Rare Screenshots from The Tree of Life Extended Cut (2018) Part III

In a blisteringly exhilarating new sequence that fans of the film would really be remiss not to watch, a tornado descends upon the tranquil streets of Waco, Texas, and without Brad Pitt’s protective presence in the house (his character is off traveling the world on business affairs), the children and mother are helpless against the raw power of nature. This sequence calls to mind another new scene that’s plopped earlier into the edit, in which a group of baby birds sit on the lawn, completely defenseless out of their nest from high above.

– Dom Nero

In a blisteringly exhilarating new sequence that fans of the film would really be remiss not to watch, a tornado descends upon the tranquil streets of Waco, Texas, and without Brad Pitt’s protective presence in the house (his character is off traveling the world on business affairs), the children and mother are helpless against the raw power of nature. This sequence calls to mind another new scene that’s plopped earlier into the edit, in which a group of baby birds sit on the lawn, completely defenseless out of their nest from high above. And thus Malick’s thesis resonates again, clearer and louder here, as the roots of “the way of nature” and the “way of grace” grow ever-entangled, bringing full circle the haunting whispers from the film’s opening narration: “Father. Mother. Always you wrestle inside me. Always you will.”

BY DOM NERO SEP 19, 2018 for Esquire.com

In one sequence, Jack and his young brothers survey the destruction caused by a tornado. While this cut doesn’t feature any more of the awe-inspiring imagery created under the supervision of Dan Glass and his incredible special effects team, the power of nature is vividly evoked in this depiction of a disaster, the aftermath of which underscores the many ways the family lives at the mercy of a world evolving on its own almost inconceivably vast time scale.

By Benjamin MercerON FILM / FEATURES — SEP 28, 2018

Rare Screenshots from The Tree of Life Extended Cut (2018) Part II

We see glimpses of Mr. O’Brien’s deceased father, whose tragic end clearly shaped the man his son would become.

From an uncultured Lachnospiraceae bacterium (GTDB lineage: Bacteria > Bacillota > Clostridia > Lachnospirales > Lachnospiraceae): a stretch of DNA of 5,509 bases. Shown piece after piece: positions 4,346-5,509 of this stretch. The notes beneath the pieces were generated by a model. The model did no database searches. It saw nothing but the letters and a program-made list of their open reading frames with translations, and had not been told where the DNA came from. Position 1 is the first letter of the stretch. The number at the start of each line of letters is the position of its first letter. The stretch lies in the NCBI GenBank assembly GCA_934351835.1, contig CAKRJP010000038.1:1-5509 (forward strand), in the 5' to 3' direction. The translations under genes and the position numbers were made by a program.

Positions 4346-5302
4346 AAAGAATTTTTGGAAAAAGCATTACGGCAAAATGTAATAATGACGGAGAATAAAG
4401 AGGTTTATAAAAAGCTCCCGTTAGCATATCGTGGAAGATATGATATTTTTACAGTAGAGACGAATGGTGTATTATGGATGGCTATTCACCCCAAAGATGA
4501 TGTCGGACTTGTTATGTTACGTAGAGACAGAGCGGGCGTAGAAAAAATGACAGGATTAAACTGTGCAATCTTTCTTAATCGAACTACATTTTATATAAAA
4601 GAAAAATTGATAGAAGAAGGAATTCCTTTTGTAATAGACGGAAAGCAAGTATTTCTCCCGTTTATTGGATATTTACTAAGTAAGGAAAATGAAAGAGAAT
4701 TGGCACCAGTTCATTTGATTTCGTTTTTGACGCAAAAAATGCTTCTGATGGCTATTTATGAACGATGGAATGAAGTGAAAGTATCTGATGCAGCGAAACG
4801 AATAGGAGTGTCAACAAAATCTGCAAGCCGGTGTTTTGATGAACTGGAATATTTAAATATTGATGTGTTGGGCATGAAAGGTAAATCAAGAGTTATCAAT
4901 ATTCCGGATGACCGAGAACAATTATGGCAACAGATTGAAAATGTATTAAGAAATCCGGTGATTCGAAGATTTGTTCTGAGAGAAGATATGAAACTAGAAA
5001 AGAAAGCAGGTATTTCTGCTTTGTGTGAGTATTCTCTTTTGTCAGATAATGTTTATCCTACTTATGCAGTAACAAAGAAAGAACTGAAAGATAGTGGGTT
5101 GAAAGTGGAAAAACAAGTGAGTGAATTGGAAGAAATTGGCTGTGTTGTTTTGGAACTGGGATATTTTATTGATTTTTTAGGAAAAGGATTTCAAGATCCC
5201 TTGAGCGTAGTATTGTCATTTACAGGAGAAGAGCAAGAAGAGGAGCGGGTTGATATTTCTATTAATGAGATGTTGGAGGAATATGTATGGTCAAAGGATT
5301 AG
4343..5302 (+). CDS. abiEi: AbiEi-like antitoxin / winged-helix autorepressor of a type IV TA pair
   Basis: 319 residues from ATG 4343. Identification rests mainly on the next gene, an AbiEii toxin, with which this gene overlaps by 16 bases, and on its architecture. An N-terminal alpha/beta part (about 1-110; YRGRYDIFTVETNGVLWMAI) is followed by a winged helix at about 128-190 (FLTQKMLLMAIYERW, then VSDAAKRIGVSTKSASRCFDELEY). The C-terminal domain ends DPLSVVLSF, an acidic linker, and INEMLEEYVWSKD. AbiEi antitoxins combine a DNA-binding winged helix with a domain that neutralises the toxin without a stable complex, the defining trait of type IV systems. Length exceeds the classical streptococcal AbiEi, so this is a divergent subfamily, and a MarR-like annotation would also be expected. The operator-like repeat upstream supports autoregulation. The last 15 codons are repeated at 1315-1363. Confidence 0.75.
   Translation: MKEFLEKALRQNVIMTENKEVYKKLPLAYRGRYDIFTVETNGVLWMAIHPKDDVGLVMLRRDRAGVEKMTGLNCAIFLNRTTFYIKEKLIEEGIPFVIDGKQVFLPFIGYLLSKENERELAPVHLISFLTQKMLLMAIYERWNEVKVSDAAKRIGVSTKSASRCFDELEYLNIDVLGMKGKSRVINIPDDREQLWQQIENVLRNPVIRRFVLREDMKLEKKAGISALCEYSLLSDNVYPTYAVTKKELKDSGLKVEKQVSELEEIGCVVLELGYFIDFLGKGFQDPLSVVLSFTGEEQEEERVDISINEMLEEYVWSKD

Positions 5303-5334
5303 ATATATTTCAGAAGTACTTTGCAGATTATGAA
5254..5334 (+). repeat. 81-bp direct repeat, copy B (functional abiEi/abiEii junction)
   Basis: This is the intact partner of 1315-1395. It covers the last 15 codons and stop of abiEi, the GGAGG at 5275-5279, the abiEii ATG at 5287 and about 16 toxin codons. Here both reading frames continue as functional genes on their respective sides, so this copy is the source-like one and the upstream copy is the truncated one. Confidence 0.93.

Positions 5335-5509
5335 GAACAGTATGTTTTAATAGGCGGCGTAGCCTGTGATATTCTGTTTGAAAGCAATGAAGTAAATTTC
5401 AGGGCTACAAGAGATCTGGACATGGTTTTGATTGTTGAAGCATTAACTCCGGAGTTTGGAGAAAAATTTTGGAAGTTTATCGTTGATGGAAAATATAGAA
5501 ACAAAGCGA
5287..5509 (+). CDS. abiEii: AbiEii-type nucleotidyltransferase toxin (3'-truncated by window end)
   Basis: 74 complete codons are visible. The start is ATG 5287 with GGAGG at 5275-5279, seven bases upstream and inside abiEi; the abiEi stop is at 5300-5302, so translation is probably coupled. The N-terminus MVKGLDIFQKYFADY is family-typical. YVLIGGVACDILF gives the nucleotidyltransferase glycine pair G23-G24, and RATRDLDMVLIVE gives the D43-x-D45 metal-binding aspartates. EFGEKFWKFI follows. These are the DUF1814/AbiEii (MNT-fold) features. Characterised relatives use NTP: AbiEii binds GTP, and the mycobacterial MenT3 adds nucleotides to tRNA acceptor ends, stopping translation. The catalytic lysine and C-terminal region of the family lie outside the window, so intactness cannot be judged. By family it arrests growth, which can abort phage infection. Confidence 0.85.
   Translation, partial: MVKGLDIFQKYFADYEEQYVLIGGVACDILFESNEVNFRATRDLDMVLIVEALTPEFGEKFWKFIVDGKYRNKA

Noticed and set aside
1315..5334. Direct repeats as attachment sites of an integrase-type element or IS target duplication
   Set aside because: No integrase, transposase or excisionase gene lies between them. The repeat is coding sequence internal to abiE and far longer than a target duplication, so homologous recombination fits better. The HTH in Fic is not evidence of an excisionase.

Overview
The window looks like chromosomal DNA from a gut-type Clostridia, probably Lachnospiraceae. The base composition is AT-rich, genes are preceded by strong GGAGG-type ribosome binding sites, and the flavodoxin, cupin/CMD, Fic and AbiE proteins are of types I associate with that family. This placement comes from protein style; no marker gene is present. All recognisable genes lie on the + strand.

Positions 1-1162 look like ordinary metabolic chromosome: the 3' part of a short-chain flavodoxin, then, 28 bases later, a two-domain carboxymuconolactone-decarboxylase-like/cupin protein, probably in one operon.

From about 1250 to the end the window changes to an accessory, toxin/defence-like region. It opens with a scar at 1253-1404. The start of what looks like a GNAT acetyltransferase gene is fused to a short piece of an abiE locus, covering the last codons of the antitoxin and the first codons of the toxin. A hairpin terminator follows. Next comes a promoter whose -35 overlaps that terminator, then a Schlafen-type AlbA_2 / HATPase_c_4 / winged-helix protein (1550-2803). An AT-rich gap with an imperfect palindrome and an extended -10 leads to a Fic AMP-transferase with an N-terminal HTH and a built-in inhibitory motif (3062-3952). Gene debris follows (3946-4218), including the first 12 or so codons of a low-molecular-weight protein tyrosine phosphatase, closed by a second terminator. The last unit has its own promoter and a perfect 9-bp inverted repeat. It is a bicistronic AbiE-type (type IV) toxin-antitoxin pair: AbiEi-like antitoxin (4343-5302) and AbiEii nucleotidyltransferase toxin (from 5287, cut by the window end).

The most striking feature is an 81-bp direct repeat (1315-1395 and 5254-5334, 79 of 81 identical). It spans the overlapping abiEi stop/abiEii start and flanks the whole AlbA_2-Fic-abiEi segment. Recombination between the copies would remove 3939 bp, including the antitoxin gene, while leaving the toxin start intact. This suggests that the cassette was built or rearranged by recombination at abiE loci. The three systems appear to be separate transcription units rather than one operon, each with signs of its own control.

– Chris O’Falt of IndieWire

“With extra time spent with the family, the film has a bit more narrative shape, allowing us to delve further into the inner life of Mr. O’Brien (Pitt): We see recollections of his father, a door-to-door salesman who never got any respect from his employers and who died a sudden death.”

-Bilge Ebiri of Vulture.com

“We see glimpses of Mr. O’Brien’s deceased father, whose tragic end clearly shaped the man his son would become.”

– Chris O’Falt of IndieWire

Rare Screenshots from The Tree of Life Extended Cut (2018) Part I

Uncle Ray (Jack Hurst), the brother of Mrs. O’Brien, comes floating through town and, like his sister, has a lightness and joy with her sons and problems with their oppressive father. – Chris O’Falt of IndieWire

‘The Tree of Life’: Two Versions of Terrence Malick’s Masterpiece, Side by Side, and What Makes Them Different by Chris O’Falt (Sept. 11, 2018)(opens in a new tab)

“There are new characters, but they mostly appear for one scene or section of the film. Uncle Ray (Jack Hurst), the brother of Mrs. O’Brien, comes floating through town and, like his sister, has a lightness and joy with her sons and problems with their oppressive father.”

“Uncle Ray’s power to stand up to his brother-in-law is quickly belittled by the fact he hasn’t been able to find gainful employment. Jack, heartbroken by his uncle’s situation, tries to give his mother his meager savings.”

-Chris O’Falt of IndieWire.com

“One notable addition involves a visit from Jack’s uncle, Mrs. O’Brien’s brother, whom the kids adore and who seems to inspire their sense of play even as he tries to talk some sense into their dad about the way he disciplines his kids and treats his wife. Mr. O’Brien tells the younger man off, calling his brother-in-law an unemployable mooch and suggesting that the man has a nervous condition that has led to him being a failure at life.”

“It’s a fascinating glimpse not just into the dynamics of Jack’s family, but also into Mr. O’Brien’s ideas about what constitutes a responsible citizen. Nervous, sensitive souls and broken people have always been at the heart of Malick’s cinema, and the twisted dance between gritty outward machismo and a chaotic inner life has informed his aesthetic since the very beginning of his career.”

-Bilge Abiri of Vulture.com

Criterion’s ‘The Tree of Life’ Is Not a Director’s Cut, but a New Movie From Terrence Malick — IndieWire

There is so much to enjoy in the Criterion version.

Malick says that the new, 188-minute edit of his 2011 drama starring Brad Pitt is another version altogether.

Criterion’s ‘The Tree of Life’ Is Not a Director’s Cut, but a New Movie From Terrence Malick — IndieWire